Did the Moscow Patriarchate answer every question we might wish to ask on the subject of Ecumenism, and what the practical ramifications of their statements on that subject will be?  No – but again, these are the things we should be talking to them about, in order to clarify these issues.


            Did the Moscow Patriarchate specifically condemn Metropolitan Sergius?  No – but the question is, in light of what they said about the proper relationship between the Church and the state, do they agree that Metropolitan Sergius and others did things that were contradictory to these principles.  I am sure that this is a question that our bishops will get answers to, and we should not expect that they would necessarily have all these answers before they have had opportunity to talk face to face with the bishops of the Moscow Patriarchate.


2) Have our Bishops violated established Church order in this matter?



No decisions of the Church can be made outside the framework of an established orderly procedure…   It would be completely naïve from the standpoint of the church administration to assume that any decisions at such a “gathering” without the participation and consent of the flock could open wide the doors for the top clergy of the Church to begin activity toward unification, or even the establishment of conditional ties, with the MP. 


            The argument that lay participation at either the upcoming Pastoral Conference, or the Sobor, is necessary for any decision our bishops might make to have validity is fallacious on several grounds:


            First off, the Statutes of the ROCOR make no mention of lay participation being a requirement for the Synod of Bishops to make decisions regarding our relationship with the Moscow Patriarchate:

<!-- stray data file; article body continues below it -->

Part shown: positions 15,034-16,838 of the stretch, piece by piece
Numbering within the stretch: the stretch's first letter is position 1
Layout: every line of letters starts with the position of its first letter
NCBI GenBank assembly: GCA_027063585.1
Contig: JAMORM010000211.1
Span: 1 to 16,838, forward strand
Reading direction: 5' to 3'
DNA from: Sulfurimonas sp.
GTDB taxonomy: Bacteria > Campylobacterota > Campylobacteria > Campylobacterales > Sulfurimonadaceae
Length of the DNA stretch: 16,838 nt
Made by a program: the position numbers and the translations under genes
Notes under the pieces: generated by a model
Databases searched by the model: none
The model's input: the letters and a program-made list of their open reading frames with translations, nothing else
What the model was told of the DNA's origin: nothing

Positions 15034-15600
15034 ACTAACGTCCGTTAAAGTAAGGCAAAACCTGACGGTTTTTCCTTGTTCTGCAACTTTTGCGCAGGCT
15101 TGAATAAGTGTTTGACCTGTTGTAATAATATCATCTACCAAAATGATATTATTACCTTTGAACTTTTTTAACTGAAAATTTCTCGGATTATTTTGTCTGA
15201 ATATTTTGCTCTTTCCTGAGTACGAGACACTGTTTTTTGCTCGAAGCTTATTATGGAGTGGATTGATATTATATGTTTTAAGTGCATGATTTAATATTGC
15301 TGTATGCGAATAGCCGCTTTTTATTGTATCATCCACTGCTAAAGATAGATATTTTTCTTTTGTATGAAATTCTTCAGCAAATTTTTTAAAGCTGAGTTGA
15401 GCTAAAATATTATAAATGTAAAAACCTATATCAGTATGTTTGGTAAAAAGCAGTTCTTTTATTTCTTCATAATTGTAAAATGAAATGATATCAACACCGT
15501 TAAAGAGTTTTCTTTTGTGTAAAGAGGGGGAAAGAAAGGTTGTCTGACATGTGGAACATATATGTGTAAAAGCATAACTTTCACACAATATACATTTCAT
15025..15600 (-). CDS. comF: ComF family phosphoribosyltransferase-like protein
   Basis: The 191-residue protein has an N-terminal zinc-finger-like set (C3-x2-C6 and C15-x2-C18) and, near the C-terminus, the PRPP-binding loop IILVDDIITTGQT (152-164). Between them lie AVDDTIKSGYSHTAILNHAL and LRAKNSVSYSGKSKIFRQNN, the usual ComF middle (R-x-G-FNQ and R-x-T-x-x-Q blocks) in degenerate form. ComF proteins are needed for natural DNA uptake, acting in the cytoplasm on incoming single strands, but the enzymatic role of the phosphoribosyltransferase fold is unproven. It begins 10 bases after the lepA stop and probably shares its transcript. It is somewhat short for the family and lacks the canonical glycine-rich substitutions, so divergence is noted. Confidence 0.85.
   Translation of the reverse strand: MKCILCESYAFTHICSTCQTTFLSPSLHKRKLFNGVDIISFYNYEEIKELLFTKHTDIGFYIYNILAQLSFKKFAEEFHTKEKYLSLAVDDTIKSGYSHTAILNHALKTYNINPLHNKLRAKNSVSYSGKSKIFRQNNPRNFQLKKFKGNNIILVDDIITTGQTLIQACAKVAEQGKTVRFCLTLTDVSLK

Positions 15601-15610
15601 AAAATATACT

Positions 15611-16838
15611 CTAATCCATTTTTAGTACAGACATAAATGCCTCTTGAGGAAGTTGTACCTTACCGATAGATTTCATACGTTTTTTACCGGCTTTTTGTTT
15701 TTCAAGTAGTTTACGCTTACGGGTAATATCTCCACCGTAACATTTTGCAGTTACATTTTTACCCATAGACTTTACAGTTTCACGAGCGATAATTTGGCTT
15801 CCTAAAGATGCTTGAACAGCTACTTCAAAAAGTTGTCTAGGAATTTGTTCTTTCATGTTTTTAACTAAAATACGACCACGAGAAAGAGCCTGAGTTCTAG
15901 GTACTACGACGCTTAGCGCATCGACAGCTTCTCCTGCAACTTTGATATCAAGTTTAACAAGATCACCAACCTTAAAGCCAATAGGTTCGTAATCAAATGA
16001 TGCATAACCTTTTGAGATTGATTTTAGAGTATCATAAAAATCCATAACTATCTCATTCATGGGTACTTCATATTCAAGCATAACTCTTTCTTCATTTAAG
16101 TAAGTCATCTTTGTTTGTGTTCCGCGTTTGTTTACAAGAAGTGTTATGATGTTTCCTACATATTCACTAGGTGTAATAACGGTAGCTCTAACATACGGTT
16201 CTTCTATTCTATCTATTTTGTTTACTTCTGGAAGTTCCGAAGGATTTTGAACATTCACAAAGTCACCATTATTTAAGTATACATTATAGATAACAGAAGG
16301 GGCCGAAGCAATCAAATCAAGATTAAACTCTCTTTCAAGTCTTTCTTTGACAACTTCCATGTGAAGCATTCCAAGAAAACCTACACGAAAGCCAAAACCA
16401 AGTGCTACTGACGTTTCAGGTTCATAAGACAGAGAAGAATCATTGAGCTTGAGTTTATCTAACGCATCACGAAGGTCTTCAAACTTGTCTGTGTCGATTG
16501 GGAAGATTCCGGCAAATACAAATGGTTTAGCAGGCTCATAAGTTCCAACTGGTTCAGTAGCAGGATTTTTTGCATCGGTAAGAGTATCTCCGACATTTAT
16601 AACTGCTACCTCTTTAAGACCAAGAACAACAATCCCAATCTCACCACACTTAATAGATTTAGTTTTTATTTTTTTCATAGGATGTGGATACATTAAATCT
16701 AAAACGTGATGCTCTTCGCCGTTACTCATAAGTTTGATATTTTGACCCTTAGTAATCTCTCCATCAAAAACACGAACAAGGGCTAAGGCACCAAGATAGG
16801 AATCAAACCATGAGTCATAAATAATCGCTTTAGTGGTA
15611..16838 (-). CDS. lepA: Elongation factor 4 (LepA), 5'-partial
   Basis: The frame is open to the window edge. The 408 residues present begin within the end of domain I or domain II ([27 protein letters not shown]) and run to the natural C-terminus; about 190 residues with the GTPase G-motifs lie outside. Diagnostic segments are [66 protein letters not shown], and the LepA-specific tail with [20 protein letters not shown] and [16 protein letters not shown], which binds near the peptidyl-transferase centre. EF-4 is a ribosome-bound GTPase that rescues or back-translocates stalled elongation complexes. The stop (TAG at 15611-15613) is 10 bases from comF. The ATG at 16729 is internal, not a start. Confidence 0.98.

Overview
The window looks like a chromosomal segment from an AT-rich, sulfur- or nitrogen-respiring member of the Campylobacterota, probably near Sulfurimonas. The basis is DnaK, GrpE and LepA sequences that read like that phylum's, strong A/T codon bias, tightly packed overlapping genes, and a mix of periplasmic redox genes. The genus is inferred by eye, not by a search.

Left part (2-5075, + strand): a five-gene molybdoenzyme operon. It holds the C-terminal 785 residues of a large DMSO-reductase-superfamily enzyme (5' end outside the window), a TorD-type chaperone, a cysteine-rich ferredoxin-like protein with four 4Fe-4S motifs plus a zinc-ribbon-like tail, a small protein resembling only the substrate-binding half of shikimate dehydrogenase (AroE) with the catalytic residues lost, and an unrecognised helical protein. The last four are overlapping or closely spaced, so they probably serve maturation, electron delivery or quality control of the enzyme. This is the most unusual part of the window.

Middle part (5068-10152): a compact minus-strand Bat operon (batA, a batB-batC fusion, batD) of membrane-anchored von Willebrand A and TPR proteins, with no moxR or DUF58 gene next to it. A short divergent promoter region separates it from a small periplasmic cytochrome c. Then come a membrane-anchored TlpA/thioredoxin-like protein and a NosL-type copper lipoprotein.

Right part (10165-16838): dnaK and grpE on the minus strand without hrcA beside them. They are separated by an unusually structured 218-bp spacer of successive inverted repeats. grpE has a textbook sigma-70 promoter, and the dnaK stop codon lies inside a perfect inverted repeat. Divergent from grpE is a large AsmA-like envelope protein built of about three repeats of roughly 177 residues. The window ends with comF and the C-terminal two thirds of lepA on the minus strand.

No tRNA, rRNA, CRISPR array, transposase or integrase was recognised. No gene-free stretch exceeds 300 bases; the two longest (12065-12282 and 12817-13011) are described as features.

The Statutes state:


“The administration of the Russian Orthodox Church Outside of Russia is carried out by a Sobor of Bishops through the First Hierarch and Synod, and through diocesan bishops.”


“The Sobor of Bishops is to be convoked annually, if possible, in accordance with Church canons, and it is the highest law-making administrative, judicial and controlling body in the Russian Orthodox Church Outside of Russia…. The following matters come within the authority of the Sobor of Bishops.”


“The following matters come within the authority of the Sobor of Bishops…. Consideration of reports of the Synod of Bishops, its President, diocesan and vicar bishops and others and of institutions, concerning various aspects of church administration and life, and also other assorted questions concerning relations with governments and church authorities or representatives of other Orthodox Churches and heterodox faiths…. The supplementing and alteration of the Regulations of the Russian Orthodox Church Outside of Russia.”


The Statutes do speak of the possibility of lay participation in the following paragraph:


In case of special need, the First Hierarch together with the Synod of Bishops may call an extraordinary Church Sobor, composed of bishops, representatives of the clergy, and laity. The resolutions of these Sobors have the force of law and go into effect only on confirmation by the Sobor of Bishops under the presidency of the First Hierarch of the Russian Orthodox Church Outside of Russia which should meet at the same time or immediately after the end of the extraordinary Church Sobor [emphasis added].”



            But what is interesting to ponder is that of the various groups that are rooted in the pre-revolutionary Russian Church, there is only one that has consistently had lay participation in its Councils… and that would be the OCA.  And yet those who are opposed to talking to the Moscow Patriarchate usually introduce the OCA into the discussion as a boogey man that we should shudder at the thought of being in communion with.  Now, whether the image conjured by them is accurate is another question (those I know in the OCA here in Texas certainly do not fit that description), but given that this is generally the stated opinion of those opposed to reconciliation with the MP, perhaps they should question whether lay participation is such a good idea after all.